I hope I’m not jinxing it, but I’m going to call the new Valiant Comics a success story.
The original Valiant Entertainment exploded on the scene in 1989 and quickly became the third-largest comics publisher in the United States. But the company was sold to Acclaim in 1994, and management indifference and industry changes contributed to Valiant throwing in the towel by 2004.
The company has been resurrected by an entirely new team, and launched five new titles in 2012. Those books reintroduced most of the major characters of the old Valiant Universe, minus those whose rights were no longer available.
First out of the gate is “X-O Manowar Volume One: By the Sword” ($9.99), which tells the story of Aric of Dacia, a fifth-century Visigoth captured by aliens. He escapes enslavement by stealing (or being stolen by) the X-O Manowar armor, a mysterious, sentient Iron Man suit that is even more technologically advanced than his captors. Then he returns to Earth to discover, to his shock and dismay, that 16 centuries have passed. Everything and everyone he knew — including his beloved wife — are long since dust.
The art is by Cary Nord, formerly of Dark Horse’s “Conan” books, and is well-suited to a physical-action series, especially the scenes set in the blood and grime of the fifth century. The writing, by newcomer Robert Venditti, impressed me less — it offered little that I hadn’t already seen in the 1990s.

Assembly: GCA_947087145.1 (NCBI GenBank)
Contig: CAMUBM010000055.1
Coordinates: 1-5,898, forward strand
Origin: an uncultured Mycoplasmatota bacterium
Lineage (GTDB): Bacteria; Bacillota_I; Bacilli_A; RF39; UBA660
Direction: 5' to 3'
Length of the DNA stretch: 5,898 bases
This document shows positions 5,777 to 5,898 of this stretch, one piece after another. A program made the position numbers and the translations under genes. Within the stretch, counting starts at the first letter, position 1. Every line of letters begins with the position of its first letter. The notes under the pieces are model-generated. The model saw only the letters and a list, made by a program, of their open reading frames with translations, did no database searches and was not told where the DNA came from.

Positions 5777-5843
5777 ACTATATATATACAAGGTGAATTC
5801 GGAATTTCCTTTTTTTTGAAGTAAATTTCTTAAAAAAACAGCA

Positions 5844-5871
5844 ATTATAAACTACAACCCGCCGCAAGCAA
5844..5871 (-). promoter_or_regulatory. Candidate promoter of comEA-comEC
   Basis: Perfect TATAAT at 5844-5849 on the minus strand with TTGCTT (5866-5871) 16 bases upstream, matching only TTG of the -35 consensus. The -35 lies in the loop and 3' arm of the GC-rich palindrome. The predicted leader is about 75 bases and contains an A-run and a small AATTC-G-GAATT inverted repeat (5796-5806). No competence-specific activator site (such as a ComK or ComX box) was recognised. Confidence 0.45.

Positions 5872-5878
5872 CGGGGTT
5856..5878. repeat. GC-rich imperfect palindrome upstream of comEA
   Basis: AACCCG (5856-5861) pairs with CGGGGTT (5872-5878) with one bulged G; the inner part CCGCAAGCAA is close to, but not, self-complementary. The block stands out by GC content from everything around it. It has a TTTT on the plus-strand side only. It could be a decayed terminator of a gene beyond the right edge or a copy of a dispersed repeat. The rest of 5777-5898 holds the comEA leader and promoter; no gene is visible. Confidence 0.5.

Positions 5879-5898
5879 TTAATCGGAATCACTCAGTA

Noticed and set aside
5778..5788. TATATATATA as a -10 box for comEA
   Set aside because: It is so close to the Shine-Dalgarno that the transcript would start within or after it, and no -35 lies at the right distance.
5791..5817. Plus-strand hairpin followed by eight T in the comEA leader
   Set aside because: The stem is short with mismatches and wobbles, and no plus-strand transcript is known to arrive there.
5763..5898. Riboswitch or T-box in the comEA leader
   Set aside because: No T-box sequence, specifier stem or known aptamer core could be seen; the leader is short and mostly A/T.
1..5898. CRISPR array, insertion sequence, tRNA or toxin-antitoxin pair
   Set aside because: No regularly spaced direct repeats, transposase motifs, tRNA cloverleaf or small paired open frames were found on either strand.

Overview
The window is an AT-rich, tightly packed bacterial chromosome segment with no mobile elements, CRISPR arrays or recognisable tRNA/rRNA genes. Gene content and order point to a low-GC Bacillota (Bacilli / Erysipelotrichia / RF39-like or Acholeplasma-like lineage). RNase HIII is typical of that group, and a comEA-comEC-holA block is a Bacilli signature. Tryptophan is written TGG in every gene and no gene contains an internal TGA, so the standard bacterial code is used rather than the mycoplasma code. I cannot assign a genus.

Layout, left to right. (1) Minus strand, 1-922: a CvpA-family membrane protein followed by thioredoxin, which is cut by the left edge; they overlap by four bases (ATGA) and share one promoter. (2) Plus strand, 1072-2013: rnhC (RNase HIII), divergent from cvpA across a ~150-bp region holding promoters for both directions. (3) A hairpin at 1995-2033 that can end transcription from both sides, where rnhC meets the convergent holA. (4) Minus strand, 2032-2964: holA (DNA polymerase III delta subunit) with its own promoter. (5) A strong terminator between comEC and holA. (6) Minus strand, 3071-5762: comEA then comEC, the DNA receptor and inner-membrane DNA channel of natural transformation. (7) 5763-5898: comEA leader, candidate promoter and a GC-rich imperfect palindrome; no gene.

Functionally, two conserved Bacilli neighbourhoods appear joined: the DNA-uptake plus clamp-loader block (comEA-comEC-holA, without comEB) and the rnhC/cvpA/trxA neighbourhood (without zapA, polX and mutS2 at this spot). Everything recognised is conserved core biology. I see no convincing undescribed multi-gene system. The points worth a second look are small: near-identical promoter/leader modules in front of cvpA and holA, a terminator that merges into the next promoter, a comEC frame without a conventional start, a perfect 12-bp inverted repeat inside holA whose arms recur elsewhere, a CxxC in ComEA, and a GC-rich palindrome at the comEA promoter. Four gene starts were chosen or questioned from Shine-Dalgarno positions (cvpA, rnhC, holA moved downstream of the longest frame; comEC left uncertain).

But that’s going to change with this summer’s big X-O storyline, “Planet Death.” Unlike his ’90s predecessor, according to Valiant publisher Fred Pierce, this Aric will attack the alien race that stole his life.
Next up is “Harbinger Volume One: Omega Rising” ($9.99), which also resurrects a concept from the ’90s. But this one takes everything up a notch.
Harbingers, in the Valiant Universe, are people born with psychic powers. They’ve only begun appearing since World War II, and one of the first is Toyo Harada, who is exceptionally powerful — one of only two known “omega-level” Harbingers. Harada has used his powers to build the enormously powerful Harbinger corporation, which quietly recruits and trains Harbingers to use their powers constructively. Or so he says.
The other omega Harbinger is Peter Stanchek, a homeless American teenager being crushed by the downsides of his power — he can’t tune out the thoughts surrounding him, he endangers everyone he loves and he doesn’t know if he’s sane or not. But one thing he’s sure of is that he doesn’t trust Harada, and he recruits other Harbingers of similar sentiment to battle this Professor X wannabe. The conflict between Harada’s Harbingers and Stanchek’s Renegades, and the murky moral ground both inhabit, is the core of the series.
The storybook world is expanding this summer with the new Valiant’s first crossover, a miniseries called “Harbinger Wars.” It ties together both “Harbinger” proper and Valiant’s third series, “Bloodshot.”